Caitlin Stanton: Teen Hackathon Organizer & Programming Rockstar
Girls Who Code alumna Caitlin Stanton is making waves in the world of tech. Founded by Reshma Saujani, Girls Who Code is a summer program that provides teenage girls with programming lessons and immersions at various big-name tech companies. Upon joining Girls Who Code, Caitlin has become an advocate for women in tech, participated in multiple hackathons, co-founded two hackathons, and won several accolades from Mozilla and Huffington Post.
Looking back on her journey in tech, Caitlin is grateful for having been raised in such a supportive environment.
“I’ve been fortunate enough to have grown up in an environment that never tried to stifle my interest in tech. In fact, it was my parents who encouraged me to apply for the Girls Who Code program, even though I emphasized how little I wanted to be a part of it (and look where I am now!),” she shared.
Caitlin added that “maybe being a woman interested in STEM made my friends and family more enthusiastic about the field itself…” But aside from having a stellar support system, she also has an excellent role model–Mayim Bialik.
“Mayim Bialik is an inspiration to me, mainly because she seems to tackle a bunch of aspects of life without skipping a beat. She’s a mother, yet also has a Ph.D. in neuroscience. She’s an actress, but also is able to stick to her principles as an Orthodox Jew. She’s written a book and spoken up about controversial issues like feminism. She’s a woman who isn’t afraid to follow her dreams and speak her mind, and that’s powerful,” said Caitlin, who also believes that it’s important to increase diversity in the field of tech.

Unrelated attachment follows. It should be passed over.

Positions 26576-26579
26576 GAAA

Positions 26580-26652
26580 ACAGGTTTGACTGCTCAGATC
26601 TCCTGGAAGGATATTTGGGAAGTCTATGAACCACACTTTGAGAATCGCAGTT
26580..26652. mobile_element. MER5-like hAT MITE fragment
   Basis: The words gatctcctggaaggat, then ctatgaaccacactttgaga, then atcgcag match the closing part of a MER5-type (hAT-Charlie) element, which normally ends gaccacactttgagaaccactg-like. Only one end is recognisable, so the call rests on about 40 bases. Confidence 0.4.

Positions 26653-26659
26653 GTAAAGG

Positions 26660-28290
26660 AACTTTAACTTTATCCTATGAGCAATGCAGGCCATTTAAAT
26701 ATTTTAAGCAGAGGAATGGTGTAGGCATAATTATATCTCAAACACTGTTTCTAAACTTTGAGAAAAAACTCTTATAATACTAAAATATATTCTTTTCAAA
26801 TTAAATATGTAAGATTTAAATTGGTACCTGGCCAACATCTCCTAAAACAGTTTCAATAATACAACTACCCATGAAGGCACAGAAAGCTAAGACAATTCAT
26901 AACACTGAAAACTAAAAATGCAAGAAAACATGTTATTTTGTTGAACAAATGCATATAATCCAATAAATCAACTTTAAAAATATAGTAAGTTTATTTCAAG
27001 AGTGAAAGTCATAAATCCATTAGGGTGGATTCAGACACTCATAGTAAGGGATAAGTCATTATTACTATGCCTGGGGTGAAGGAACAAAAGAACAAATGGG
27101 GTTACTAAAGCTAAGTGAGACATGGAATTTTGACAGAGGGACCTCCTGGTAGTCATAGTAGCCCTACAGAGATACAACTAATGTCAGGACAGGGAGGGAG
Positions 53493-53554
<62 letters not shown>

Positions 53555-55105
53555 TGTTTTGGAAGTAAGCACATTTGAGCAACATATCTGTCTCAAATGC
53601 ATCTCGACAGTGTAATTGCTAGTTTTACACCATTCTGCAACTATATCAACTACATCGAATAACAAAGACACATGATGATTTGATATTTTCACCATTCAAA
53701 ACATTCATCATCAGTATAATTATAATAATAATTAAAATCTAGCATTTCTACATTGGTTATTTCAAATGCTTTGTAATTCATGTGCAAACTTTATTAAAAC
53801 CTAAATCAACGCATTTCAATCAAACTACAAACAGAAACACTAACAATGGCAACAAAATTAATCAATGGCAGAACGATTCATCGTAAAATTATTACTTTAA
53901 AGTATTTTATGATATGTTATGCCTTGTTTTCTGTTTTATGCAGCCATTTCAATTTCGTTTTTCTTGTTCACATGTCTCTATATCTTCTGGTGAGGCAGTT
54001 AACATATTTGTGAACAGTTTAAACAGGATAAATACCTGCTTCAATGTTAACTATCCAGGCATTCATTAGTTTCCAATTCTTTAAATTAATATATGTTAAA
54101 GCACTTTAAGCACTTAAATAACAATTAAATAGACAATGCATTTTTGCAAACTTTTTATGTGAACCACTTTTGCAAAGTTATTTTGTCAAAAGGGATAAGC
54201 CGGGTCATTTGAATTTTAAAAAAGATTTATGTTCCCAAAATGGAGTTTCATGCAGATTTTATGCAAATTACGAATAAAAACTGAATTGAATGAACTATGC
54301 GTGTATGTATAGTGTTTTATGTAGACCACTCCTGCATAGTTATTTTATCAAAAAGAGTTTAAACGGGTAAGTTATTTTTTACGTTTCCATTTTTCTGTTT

She said, “As a straight white woman, I have no idea about the experiences of a queer black woman or a transgender Latino man, but that doesn’t mean these people are less qualified or deserving to have products and services targeted to their wants and needs…Outside of my personal development in the field of tech, being a woman has made me more conscious of how I am privileged, no matter how insecure I may feel about myself and my abilities. Due to this, I’ve founded hackathons and taken executive roles in the organization that helps promote diversity and equality in the field of technology.”
Currently, Caitlin is a sophomore at Cornell University pursuing a degree in Electrical and Computer Engineering. Having gone from a Girls Who Code participant to hackathon organizer, this young woman in STEM has some advice for girls who are hesitant, but interested, in STEM:
“Just go for it. Honestly, just go out and do it. The sad fact about women who are interested in STEM is that they lose confidence in themselves and their abilities in their adolescent years, whereas boys their age remain steadfast in their belief that they are capable of success in STEM. If you’re a girl who’s interested in STEM, it might seem difficult to keep on when you feel insecure or others around you have doubts about what you can do. What I did to combat these feelings was find myself a network of girls who felt the same way, so we could all learn and grow and share with each other, providing us all with a supportive group of friends to fall back on no matter what. When you have people around you encouraging you, it’s so much easier to pursue a dream than if you’re by yourself and constantly questioning yourself. Once you find those people, apply yourself–enroll in programs like Girls Who Code or AP Computer Science, attend hackathons with your friends, research developments in STEM made by females, code a side project–and whenever you feel insecure or uncomfortable, which happens to *everyone*, talk about it with the friends and family who believe in you and what you can do.“
The author, Audrey Pe, is an incoming high school junior from the Philippines. Passionate about startups, programming, and women empowerment, Audrey advocates for more women in tech through this blog. She wishes for people to read her interviews with women in tech, be inspired to pursue careers in the said field, and support women in tech everywhere.